(Second of a series)
Janet Lim-Napoles, who first appeared on the radar screen of whistle-blowers in 2001, has dismissed as a “product of lies,” allegations she engineered a P10-billion scam over the past decade using mainly pork barrel funds of senators and congressmen for ghost projects.
In an affidavit prepared by the MOST law firm, the 49-year-old trader said she and her company, JLN Corp., had “never transacted business or closed deals with the government or any of its agencies or instrumentalities.”
“I certainly was not involved in any of the high-profile scams which occurred during the previous administration,” she said in the document prepared by MOST, which stands for the first letter of the last names of the law firm’s lead partners—Lisa Araneta Marcos, wife of Sen. Ferdinand “Bongbong” Marcos Jr., Executive Secretary Paquito Ochoa, Edward Serapio and Joseph Tan. Ochoa is on leave from the firm.
Letter to Aquino
Napoles also wrote a letter to President Benigno Aquino III dated April 17 saying the charges against her and her family were “false, fabricated, and a mere product of lies” perpetrated by business competitors conspiring with “corrupt agents” of the National Bureau of Investigation “with the ulterior motive of besmirching our reputation.”
The following day, April 18, the NBI received a directive from Justice Secretary Leila de Lima to investigate the allegations contained in Napoles’ letter to the President.
In the affidavit, Napoles denied claims by Benhur K. Luy, 31, a distant cousin and her personal assistant in JLN Corp., that she had ordered his kidnapping last Dec. 19 after she reportedly learned that he wanted to engage in the same racket she was in.
On March 22, Luy was rescued by a special task force of NBI agents led by Rolando Argabioso, a regional director, from a condominium unit owned by Napoles in the South Wings Gardens of Pacific Plaza Tower at Bonifacio Global City.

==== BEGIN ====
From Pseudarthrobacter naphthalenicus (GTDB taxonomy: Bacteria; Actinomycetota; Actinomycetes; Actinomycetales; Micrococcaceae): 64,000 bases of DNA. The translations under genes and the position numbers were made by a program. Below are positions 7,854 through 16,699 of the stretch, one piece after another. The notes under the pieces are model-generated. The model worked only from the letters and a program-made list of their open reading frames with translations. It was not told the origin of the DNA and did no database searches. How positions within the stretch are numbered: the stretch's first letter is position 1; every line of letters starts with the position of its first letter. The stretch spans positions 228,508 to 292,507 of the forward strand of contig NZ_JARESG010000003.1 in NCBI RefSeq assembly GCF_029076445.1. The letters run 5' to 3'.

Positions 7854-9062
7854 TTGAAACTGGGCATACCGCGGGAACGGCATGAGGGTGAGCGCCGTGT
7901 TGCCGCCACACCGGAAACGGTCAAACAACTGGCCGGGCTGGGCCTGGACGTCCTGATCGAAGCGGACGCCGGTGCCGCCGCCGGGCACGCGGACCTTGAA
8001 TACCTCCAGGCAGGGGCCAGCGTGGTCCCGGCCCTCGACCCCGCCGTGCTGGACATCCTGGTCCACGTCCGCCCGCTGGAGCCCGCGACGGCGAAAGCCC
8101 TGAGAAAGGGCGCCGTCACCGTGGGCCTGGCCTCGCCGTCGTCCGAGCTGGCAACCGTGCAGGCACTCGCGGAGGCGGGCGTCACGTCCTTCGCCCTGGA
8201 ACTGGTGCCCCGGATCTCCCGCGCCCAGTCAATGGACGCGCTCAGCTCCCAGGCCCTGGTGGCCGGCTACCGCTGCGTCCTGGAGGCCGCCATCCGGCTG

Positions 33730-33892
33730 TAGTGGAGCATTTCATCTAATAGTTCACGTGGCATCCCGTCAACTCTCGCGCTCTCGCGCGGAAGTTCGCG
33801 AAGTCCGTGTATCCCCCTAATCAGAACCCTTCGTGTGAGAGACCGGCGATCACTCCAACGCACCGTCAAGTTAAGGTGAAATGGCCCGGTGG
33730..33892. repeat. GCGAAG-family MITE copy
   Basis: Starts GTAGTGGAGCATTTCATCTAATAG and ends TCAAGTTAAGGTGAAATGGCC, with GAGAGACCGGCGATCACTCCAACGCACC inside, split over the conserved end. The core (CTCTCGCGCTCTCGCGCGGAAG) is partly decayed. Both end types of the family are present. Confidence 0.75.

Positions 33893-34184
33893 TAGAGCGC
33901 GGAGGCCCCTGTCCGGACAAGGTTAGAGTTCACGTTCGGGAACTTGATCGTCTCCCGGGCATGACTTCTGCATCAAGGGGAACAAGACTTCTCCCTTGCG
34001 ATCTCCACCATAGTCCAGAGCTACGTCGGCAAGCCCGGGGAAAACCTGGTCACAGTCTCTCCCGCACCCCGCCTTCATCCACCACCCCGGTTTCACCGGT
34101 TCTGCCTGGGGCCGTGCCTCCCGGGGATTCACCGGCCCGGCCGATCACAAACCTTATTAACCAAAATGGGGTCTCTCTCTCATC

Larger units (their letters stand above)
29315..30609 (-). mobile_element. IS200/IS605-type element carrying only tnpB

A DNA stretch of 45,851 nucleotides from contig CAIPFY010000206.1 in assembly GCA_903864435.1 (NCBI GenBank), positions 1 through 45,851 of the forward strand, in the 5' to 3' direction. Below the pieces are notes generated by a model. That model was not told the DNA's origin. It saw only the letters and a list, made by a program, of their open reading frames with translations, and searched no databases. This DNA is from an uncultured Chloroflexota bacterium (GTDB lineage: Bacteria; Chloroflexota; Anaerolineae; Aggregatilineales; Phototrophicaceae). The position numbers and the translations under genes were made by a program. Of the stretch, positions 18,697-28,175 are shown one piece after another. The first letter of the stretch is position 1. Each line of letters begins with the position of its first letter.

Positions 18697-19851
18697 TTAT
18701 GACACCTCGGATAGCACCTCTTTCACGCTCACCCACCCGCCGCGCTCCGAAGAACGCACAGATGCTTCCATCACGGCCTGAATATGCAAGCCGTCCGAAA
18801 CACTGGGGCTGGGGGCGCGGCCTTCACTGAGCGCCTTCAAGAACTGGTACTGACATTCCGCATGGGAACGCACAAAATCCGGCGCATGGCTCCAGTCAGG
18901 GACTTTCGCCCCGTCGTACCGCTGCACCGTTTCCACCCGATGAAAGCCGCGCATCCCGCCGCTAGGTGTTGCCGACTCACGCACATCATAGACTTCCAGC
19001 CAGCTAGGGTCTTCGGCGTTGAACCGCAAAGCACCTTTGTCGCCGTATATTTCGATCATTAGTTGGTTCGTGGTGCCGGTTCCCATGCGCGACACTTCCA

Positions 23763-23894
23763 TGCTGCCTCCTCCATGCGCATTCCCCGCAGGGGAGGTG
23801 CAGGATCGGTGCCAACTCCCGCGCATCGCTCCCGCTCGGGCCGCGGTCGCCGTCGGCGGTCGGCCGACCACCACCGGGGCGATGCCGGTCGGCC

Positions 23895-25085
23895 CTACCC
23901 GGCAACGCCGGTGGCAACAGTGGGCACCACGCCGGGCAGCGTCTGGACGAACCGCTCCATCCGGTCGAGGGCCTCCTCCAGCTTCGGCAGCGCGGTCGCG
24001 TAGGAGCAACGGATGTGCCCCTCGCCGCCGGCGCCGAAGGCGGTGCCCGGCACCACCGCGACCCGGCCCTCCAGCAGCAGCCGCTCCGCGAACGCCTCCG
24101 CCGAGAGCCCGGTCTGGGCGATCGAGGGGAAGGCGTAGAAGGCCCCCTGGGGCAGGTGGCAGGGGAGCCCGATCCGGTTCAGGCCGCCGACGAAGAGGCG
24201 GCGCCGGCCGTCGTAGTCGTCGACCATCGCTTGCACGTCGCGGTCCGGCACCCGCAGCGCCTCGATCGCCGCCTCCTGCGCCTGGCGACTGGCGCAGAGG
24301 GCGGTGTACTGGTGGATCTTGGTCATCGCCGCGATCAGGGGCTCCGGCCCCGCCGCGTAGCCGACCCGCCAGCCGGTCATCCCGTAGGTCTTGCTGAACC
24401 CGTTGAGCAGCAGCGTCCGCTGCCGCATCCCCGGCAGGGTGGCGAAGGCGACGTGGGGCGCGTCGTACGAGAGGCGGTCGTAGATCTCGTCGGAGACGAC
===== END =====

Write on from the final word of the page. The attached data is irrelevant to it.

Luy then proceeded to execute affidavits, joined by five other whistle-blowers, outlining the alleged scams Napoles had undertaken, purportedly using funds from the lawmakers’ priority development assistance funds (PDAF), or pork barrel, and various government entities, for ghost projects executed by several dozen bogus contractors the past 10 years.
Napoles, the president and CEO of JLN Corp., said Luy was never detained. She said her brother was always with Luy and that at the end of the day, Luy was accompanied to Bahay San Jose, a dormitory used by priests and nuns, where he stayed for the night throughout the supposed kidnapping ordeal.
She said “unscrupulous individuals, in cohorts (sic) with some ‘corrupt’ agents of the NBI,” were subjecting her and her family to “continuous threats, intimidation, and even physical harm.” She said the NBI special team, without an arrest warrant, detained her brother Reynald Lim.
Alleged extortion attempts
The NBI prepared kidnapping charges against Napoles and her brother, Reynald Lim, but these were dropped for lack of probable cause by Assistant State Prosecutor Pedro Navera on June 10.